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Fertilizer prices plummet

Lots of people make predictions. Journalists write them down so there’s no escaping when you’re wrong. Combing through my predictions of the past year, I got a few things right. On other issues, I was out to lunch.

One of the biggest misses came on the Canadian Wheat Board. The CWB’s single-desk sales authority is intact and under no immediate threat, despite my predictions from before the federal election.

For a while, it looked like the Harper Conservatives were on track to win a majority government. That would have put them in a position to make legislative changes to the CWB Act, as they continue to promise. Of course, they didn’t win a majority and unlike the last Parliament, the opposition parties are tired of being pushed around.

The other threat to the CWB marketing monopoly on barley and wheat came from the producer election of directors. Despite a strong and orchestrated campaign by market choice supporters, four out of the five directors elected this fall favour the single desk.

Even a cat eventually runs out of lives, I reasoned back in early October – but for now, the cat is alive and well.


I wish I could take credit for predicting the nosedive in grain prices. I did chronicle their amazing rise through the late winter, spring and summer and I did point out the attractive pricing opportunities.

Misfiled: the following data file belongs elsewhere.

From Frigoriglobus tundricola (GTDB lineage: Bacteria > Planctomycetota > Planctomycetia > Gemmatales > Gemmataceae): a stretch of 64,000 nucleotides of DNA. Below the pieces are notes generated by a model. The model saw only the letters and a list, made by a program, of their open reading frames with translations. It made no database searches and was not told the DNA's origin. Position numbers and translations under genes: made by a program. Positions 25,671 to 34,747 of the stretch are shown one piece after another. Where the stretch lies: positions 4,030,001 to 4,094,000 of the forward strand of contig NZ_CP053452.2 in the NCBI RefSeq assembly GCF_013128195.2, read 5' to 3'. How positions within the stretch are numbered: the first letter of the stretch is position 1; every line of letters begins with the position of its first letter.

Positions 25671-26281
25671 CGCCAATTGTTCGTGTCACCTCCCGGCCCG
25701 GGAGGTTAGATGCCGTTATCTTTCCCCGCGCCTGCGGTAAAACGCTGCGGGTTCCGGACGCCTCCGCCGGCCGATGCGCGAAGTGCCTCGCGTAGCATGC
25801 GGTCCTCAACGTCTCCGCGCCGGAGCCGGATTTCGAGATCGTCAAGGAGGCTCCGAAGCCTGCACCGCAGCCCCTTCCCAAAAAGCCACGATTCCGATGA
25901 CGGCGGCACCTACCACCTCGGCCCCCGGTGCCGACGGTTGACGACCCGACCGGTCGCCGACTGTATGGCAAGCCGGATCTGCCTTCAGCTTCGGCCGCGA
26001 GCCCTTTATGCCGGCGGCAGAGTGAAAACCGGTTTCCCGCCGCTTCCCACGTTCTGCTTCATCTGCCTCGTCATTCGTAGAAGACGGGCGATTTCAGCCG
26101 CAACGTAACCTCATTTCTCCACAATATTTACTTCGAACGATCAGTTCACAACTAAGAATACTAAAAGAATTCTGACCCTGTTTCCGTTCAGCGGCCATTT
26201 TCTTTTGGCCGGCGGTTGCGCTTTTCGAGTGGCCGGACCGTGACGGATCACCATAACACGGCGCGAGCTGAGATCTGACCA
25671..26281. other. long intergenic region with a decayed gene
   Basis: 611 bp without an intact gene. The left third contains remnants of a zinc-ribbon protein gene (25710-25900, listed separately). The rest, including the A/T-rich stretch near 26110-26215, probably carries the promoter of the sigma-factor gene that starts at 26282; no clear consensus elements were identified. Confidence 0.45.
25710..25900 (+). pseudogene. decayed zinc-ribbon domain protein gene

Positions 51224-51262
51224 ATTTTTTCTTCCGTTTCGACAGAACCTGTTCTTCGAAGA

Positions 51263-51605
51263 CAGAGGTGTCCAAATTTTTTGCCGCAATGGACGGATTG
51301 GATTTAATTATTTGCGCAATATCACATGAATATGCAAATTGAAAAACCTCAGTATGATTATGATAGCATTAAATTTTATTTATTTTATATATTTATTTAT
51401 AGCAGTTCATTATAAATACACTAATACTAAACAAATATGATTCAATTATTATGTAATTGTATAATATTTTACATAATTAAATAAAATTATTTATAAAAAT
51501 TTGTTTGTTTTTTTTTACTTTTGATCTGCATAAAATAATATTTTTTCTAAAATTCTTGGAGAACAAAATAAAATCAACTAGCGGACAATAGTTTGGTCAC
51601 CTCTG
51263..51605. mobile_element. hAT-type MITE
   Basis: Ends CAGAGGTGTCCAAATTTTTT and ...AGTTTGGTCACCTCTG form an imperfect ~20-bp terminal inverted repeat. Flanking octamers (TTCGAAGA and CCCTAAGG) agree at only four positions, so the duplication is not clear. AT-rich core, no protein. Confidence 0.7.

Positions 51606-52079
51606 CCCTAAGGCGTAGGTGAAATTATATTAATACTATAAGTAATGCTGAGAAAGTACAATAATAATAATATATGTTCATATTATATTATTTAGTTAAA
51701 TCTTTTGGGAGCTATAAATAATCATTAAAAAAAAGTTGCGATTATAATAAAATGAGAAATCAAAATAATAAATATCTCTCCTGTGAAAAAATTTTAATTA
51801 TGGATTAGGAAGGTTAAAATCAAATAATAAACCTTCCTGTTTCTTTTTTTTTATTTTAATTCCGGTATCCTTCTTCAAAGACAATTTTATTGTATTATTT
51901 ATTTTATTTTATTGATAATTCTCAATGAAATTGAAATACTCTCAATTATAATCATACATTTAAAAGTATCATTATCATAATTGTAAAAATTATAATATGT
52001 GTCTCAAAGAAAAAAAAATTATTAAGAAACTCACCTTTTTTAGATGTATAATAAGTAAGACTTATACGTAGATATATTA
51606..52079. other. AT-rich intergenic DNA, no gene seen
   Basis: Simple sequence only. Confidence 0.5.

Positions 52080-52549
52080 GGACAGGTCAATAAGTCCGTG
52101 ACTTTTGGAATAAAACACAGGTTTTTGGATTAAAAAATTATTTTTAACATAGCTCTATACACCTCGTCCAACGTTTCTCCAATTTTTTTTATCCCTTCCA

But like most producers, I would have priced a lot more grain a lot sooner if I’d have known the magnitude of the price drop that was going to occur. Hardly anyone was predicting such a nosedive. Of course, there weren’t many analysts predicting $40 oil either.

Something I did call correctly is the drop in fertilizer prices. All through the summer and early fall, retail fertilizer prices in Western Canada stayed stubbornly high even as grain prices declined. Fertilizer salespeople and many analysts were saying prices would continue to go higher.

When fertilizer company share values started dropping even faster than the rest of the stock market, the writing was on the wall. Investors knew that soft grain prices would mean dropping fertilizer demand around the world.

Producers who bought fertilizer during the summer for the 2009 crop are out a lot of money. At the time, most analysts were calling it a wise move. Since then, nitrogen fertilizer prices have dropped as much as 50 per cent.

Monitoring the price drop has become a spectator sport. Larry Weber of Weber Commodities in Saskatoon is providing a platform for producers to compare and monitor fertilizer prices. Producers can log onto www.fertilizerbuddy.blogspot.comto leave information on fertilizer price quotes they’ve heard and to see what other producers report.


There’s no way to monitor the truth of what’s being posted, but most of the quotes for urea, 46-0-0, range from $430 to $500 a tonne, compared to the $900 or more per tonne being charged during the summer.

On 11-52 phosphate fertilizer, the quotes range from $700 to $875 a tonne. That’s down from highs of over $1,300 a tonne.

Some observers are saying there’s even more downside potential. A few say we’ve seen the bottom. Some say logistical problems could make fertilizer supply a problem in the spring. Others say there won’t be any more problems than normal.

I’m going to withhold any further predictions on fertilizer, preferring to quit while I’m ahead.

One thing is for sure. The big drop in fertilizer prices is a welcome break, considering the nosedive that grain prices have taken.

– Kevin Hursh is a consulting agrologist and farmer based in Saskatoon.

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